Plutarch's Moralia



1. Ἀλλὰ σὺ μὲν ἐρωτᾷς τίνι λόγῳ Πυθαγόρας ἀπείχετο σαρκοφαγίας; ἐγὼ δὲ θαυμάζω καὶ τίνι Bπάθει καὶ ποίᾳ ψυχῇ ἢ λόγῳ ὁ πρῶτος ἄνθρωπος ἥψατο φόνου στόματι καὶ τεθνηκότος ζῴου χείλεσι προσήψατο σαρκὸς καὶ νεκρῶν σωμάτων καὶ ἑώλων1 προθέμενος τραπέζας ὄψα καὶ τροφὰς2 προσεῖπεν3 τὰ μικρὸν ἔμπροσθεν βρυχώμενα μέρη καὶ φθεγγόμενα καὶ κινούμενα καὶ βλέποντα. πῶς ἡ ὄψις ὑπέμεινε τὸν φόνον σφαζομένων δερομένων διαμελιζομένων, πῶς ἡ ὄσφρησις ἤνεγκε τὴν ἀποφοράν, πῶς τὴν γεῦσιν οὐκ ἀπέτρεψεν ὁ μολυσμὸς ἑλκῶν ψαύουσαν ἀλλοτρίων καὶ τραυμάτων θανασίμων χυμοὺς καὶ ἰχῶρας ἀπολαμβάνουσαν;4

Cεἷρπον μὲν ῥινοί, κρέα δ᾿ ἀμφ᾿ ὀβελοῖς ἐμεμύκει ὀπταλέα τε καὶ ὠμά, βοῶν δ᾿ ὣς γίγνετο φωνή·

τοῦτο μὲν5 πλάσμα καὶ μῦθός ἐστι, τὸ δέ γε δεῖπνον ἀληθῶς τερατῶδες, πεινῆν τινα τῶν μυκωμένων


The Eating of Flesh I

On the Eating of Flesh


1. Can you really ask what reason Pythagorasa had for abstaining from flesh? For my part I rather wonder both by what accident and in what state of soul or mind the first manb who did so, touched his mouth to gore and brought his lips to the flesh of a dead creature, he who set forth tables of dead, stalec bodies and ventured to call food and nourishment the parts that had a little before bellowed and cried, moved and lived. How could his eyes endure the slaughter when throats were slit and hides flayed and limbs torn from limb? How could his nose endure the stench? How was it that the pollution did not turn away his taste, which made contact with the sores of others and sucked juices and serums from mortal wounds?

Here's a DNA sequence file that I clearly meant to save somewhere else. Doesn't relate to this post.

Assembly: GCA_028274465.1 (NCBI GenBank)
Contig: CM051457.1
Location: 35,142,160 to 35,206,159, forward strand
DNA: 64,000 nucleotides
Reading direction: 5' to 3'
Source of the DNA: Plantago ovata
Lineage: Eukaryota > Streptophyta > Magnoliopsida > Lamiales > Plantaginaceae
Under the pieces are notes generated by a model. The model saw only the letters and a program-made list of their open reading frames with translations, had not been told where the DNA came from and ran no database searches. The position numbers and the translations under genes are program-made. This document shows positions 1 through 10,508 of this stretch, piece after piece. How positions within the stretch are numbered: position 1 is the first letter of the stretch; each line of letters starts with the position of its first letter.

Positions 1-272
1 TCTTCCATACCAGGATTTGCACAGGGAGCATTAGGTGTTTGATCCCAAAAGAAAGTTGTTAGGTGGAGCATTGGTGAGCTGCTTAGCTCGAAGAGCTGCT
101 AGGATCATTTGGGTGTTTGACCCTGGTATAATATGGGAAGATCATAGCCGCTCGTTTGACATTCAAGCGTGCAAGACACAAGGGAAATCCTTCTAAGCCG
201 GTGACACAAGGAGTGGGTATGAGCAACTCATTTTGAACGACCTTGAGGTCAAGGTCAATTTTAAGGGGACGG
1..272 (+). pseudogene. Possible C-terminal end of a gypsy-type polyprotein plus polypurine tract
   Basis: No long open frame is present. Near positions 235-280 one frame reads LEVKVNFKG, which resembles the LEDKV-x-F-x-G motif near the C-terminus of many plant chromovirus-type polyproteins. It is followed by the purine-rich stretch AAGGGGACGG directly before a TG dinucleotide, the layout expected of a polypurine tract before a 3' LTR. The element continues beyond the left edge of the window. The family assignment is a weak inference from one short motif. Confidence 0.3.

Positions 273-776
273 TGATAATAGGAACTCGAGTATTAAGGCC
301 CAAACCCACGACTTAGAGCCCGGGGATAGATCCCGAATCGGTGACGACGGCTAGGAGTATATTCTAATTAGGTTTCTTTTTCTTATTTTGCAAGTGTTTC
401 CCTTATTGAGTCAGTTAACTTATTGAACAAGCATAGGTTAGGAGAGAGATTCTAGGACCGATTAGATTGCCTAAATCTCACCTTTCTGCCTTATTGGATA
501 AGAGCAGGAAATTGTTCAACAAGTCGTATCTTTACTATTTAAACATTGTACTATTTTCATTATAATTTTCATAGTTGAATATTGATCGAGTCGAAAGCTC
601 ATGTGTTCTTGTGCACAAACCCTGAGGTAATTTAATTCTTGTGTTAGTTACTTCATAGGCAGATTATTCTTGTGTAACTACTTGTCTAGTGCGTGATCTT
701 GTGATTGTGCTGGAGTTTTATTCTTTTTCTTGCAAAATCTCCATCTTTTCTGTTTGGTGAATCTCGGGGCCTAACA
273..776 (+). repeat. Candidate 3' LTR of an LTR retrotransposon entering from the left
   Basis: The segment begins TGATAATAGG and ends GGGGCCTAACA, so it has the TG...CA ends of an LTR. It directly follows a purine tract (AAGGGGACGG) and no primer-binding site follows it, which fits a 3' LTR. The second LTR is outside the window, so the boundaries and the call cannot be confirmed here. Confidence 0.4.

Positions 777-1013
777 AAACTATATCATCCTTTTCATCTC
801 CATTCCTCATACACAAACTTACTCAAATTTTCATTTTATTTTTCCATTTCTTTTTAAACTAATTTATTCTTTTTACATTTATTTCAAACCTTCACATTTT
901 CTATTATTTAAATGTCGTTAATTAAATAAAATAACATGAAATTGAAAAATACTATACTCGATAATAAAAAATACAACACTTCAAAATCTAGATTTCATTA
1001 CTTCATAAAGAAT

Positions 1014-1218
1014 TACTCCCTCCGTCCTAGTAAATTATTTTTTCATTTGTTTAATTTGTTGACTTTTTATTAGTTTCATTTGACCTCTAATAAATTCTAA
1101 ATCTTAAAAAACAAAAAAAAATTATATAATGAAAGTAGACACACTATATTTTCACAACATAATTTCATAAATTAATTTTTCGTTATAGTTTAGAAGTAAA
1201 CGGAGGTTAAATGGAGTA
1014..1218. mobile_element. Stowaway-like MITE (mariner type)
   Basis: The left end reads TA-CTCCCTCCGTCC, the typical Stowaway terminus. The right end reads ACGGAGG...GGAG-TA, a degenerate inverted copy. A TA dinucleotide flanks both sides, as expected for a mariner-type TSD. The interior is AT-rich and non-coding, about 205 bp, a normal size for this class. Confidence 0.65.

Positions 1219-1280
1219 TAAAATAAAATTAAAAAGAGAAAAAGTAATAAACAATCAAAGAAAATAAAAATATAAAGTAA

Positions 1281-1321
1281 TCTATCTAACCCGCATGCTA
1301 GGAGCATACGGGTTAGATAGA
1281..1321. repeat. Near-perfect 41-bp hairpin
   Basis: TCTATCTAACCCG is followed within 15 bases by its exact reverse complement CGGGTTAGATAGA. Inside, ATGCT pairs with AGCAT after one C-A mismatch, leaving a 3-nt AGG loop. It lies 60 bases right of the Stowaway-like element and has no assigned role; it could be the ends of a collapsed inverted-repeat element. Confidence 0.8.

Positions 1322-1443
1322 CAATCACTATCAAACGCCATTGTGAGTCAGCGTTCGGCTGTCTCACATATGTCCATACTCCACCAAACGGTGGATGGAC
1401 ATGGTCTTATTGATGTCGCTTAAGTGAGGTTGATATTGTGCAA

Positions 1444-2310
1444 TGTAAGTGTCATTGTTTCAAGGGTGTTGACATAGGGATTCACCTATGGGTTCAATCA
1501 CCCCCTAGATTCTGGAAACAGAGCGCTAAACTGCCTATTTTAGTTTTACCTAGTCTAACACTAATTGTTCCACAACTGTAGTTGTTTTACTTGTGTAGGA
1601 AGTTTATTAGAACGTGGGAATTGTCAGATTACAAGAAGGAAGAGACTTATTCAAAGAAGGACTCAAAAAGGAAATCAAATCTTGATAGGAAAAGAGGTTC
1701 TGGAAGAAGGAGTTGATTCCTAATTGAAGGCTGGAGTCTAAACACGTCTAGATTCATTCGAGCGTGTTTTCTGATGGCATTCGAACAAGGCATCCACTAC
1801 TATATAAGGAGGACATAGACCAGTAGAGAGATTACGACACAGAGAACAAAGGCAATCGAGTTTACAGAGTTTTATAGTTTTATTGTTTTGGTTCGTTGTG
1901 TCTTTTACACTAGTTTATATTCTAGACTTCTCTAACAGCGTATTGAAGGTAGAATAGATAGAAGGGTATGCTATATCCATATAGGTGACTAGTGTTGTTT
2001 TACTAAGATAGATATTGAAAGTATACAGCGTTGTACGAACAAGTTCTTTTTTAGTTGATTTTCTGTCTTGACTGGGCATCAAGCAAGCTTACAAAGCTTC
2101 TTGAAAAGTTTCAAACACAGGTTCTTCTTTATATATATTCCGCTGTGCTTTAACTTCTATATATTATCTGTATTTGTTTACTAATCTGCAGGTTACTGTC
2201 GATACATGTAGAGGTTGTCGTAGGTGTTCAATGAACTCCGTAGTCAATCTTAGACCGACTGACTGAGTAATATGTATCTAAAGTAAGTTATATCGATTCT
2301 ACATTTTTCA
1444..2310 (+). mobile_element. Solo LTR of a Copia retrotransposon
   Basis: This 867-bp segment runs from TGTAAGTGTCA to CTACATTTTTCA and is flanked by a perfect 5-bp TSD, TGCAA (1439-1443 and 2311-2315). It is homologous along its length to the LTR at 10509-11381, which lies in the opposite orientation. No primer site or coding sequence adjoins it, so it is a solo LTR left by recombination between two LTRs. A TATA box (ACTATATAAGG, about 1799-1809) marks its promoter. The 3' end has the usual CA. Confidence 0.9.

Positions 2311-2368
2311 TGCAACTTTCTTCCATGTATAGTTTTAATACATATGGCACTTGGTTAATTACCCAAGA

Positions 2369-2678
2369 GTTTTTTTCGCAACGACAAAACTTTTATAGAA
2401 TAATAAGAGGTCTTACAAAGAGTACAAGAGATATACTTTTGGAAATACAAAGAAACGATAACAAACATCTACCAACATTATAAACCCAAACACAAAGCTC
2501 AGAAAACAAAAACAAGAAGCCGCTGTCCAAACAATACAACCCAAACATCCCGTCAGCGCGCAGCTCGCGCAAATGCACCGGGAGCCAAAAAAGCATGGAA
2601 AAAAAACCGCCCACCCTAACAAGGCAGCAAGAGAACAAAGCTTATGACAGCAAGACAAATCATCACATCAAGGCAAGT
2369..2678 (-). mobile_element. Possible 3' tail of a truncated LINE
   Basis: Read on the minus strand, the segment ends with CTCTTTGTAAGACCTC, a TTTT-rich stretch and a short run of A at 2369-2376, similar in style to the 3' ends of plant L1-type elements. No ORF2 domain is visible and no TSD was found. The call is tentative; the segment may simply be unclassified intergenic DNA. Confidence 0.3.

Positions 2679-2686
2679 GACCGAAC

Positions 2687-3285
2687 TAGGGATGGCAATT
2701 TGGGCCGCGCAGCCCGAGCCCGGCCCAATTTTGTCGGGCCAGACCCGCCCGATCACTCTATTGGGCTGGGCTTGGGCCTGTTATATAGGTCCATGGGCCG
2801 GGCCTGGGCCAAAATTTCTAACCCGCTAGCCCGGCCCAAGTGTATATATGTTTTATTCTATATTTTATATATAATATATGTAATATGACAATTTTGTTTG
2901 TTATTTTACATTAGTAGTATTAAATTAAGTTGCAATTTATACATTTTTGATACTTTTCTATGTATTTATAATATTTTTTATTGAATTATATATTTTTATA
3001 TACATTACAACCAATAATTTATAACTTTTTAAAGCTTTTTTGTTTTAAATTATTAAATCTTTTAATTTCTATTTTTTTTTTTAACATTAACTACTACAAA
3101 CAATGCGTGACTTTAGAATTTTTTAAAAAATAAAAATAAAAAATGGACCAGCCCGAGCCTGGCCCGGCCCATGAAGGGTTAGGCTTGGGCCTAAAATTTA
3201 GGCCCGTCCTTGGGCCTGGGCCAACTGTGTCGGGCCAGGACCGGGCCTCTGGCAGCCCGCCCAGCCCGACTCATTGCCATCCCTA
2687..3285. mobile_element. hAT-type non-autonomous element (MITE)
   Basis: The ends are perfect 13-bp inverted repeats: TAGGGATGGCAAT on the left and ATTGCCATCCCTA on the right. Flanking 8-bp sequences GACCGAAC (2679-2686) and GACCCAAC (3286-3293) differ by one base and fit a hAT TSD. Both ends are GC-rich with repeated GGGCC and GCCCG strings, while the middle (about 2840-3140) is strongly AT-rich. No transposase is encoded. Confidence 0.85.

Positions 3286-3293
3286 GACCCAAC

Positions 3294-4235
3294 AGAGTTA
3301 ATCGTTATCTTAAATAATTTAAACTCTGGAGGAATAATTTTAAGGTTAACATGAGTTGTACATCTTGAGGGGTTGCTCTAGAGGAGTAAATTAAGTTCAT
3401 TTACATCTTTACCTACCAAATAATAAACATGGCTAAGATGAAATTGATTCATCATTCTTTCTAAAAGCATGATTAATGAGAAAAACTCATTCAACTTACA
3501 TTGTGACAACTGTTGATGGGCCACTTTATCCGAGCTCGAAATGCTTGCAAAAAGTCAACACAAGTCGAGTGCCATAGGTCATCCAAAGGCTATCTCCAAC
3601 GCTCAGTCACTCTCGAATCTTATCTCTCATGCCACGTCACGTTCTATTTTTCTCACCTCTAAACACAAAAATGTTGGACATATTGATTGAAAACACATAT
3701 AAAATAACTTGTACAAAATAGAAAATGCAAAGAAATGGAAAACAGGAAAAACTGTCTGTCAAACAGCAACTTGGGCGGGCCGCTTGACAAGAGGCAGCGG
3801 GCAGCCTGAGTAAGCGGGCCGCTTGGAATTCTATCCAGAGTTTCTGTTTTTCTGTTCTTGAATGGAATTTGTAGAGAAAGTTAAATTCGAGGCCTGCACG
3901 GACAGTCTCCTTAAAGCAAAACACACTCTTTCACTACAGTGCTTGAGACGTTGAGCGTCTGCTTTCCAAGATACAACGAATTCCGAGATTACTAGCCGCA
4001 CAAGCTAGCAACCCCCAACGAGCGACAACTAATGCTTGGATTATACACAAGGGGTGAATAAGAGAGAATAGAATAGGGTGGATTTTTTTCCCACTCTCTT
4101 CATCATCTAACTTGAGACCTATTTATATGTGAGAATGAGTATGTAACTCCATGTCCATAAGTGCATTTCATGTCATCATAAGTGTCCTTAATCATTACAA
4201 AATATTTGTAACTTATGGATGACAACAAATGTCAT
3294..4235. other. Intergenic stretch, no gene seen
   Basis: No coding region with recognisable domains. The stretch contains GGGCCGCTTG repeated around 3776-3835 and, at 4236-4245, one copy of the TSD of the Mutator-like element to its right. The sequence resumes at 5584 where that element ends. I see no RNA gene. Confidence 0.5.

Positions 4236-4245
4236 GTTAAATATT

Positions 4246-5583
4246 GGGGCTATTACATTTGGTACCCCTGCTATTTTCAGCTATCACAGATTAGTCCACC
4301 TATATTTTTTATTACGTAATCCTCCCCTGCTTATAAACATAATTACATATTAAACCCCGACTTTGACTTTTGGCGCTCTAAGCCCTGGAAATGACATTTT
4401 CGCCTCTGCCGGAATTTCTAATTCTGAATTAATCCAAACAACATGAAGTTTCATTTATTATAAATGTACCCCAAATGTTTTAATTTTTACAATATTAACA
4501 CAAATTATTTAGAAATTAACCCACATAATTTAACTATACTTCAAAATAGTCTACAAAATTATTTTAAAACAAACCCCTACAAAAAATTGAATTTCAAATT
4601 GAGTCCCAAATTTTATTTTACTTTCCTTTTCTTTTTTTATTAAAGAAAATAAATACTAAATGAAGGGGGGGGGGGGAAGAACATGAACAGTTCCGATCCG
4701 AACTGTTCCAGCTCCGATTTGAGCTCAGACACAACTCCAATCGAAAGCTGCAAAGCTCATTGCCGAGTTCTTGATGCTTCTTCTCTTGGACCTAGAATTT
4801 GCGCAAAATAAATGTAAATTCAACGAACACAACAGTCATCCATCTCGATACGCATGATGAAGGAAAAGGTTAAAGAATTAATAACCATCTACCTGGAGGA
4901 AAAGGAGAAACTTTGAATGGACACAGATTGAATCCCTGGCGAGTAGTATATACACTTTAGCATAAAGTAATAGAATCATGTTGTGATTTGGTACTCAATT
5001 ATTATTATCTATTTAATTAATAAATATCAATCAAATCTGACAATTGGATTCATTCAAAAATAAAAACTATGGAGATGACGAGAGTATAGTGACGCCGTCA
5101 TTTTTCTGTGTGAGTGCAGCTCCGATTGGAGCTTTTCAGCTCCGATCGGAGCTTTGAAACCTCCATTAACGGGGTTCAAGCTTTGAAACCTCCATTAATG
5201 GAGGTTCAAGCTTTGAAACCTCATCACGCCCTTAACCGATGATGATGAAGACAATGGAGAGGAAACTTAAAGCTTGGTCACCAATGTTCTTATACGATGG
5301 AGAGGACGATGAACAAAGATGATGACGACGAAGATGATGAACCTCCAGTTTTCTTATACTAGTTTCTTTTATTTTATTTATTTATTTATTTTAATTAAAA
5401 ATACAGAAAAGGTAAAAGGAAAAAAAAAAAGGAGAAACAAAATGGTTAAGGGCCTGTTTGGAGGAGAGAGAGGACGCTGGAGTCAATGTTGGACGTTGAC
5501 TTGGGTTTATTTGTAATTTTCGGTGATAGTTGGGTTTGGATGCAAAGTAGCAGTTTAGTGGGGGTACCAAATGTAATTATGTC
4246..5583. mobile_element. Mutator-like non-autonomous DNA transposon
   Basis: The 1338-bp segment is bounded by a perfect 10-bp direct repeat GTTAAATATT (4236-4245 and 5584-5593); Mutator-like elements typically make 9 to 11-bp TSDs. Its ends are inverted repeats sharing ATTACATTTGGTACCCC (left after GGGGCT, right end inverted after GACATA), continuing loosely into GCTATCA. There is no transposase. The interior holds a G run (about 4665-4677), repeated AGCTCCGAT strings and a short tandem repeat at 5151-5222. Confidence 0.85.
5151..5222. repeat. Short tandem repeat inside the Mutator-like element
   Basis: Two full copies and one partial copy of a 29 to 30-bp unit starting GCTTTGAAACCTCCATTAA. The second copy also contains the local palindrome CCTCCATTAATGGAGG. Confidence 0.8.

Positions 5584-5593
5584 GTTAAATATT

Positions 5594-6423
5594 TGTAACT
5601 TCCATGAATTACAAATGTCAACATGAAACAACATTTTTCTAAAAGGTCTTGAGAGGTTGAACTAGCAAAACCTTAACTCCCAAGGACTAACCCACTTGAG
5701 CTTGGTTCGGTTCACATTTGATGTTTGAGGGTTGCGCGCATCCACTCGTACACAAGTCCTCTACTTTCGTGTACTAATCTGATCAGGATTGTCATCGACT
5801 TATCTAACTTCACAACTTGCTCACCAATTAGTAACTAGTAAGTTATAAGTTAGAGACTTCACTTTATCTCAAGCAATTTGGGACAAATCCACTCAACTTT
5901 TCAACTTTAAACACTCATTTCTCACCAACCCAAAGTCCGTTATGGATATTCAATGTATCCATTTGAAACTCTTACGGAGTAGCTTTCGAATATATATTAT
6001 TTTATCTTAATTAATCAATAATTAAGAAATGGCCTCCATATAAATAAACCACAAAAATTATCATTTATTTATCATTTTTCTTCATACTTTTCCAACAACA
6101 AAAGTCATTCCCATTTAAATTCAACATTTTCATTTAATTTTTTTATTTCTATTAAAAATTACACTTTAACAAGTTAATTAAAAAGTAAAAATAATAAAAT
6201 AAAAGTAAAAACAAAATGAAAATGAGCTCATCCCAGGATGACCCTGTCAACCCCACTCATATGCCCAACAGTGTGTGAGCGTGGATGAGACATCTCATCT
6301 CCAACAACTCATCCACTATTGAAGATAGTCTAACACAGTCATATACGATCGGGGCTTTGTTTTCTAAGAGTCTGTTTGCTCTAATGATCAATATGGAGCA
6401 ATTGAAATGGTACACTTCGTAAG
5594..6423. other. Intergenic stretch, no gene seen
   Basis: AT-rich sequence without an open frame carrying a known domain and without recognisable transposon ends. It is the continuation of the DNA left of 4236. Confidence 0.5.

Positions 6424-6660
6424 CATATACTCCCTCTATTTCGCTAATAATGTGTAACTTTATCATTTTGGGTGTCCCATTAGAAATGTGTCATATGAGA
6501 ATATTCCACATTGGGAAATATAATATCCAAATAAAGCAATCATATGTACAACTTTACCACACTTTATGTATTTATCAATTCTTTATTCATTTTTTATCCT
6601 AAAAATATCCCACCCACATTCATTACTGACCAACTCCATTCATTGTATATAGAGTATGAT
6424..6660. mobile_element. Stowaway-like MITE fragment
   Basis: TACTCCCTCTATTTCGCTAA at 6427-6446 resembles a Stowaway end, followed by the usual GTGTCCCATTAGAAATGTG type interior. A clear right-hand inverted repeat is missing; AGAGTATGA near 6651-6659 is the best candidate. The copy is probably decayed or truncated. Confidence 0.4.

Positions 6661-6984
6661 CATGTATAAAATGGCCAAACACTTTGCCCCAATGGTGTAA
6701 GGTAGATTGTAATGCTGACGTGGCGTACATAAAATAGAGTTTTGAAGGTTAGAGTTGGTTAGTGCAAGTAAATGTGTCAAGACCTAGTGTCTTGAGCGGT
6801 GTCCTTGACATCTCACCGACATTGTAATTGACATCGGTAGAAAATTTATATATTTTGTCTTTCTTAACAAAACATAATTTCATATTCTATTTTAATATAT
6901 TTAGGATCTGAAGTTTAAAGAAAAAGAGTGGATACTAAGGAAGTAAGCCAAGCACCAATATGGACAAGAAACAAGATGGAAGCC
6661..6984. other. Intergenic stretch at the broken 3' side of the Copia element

The skins shivered; and upon the spits the flesh bellowed, Both cooked and raw; the voice of kine was heard.d

Though this is an invention and a myth, yet that sort of dinner is really portentous—when a man craves the

DOI: 10.4159/DLCL.plutarch-eating_flesh.1957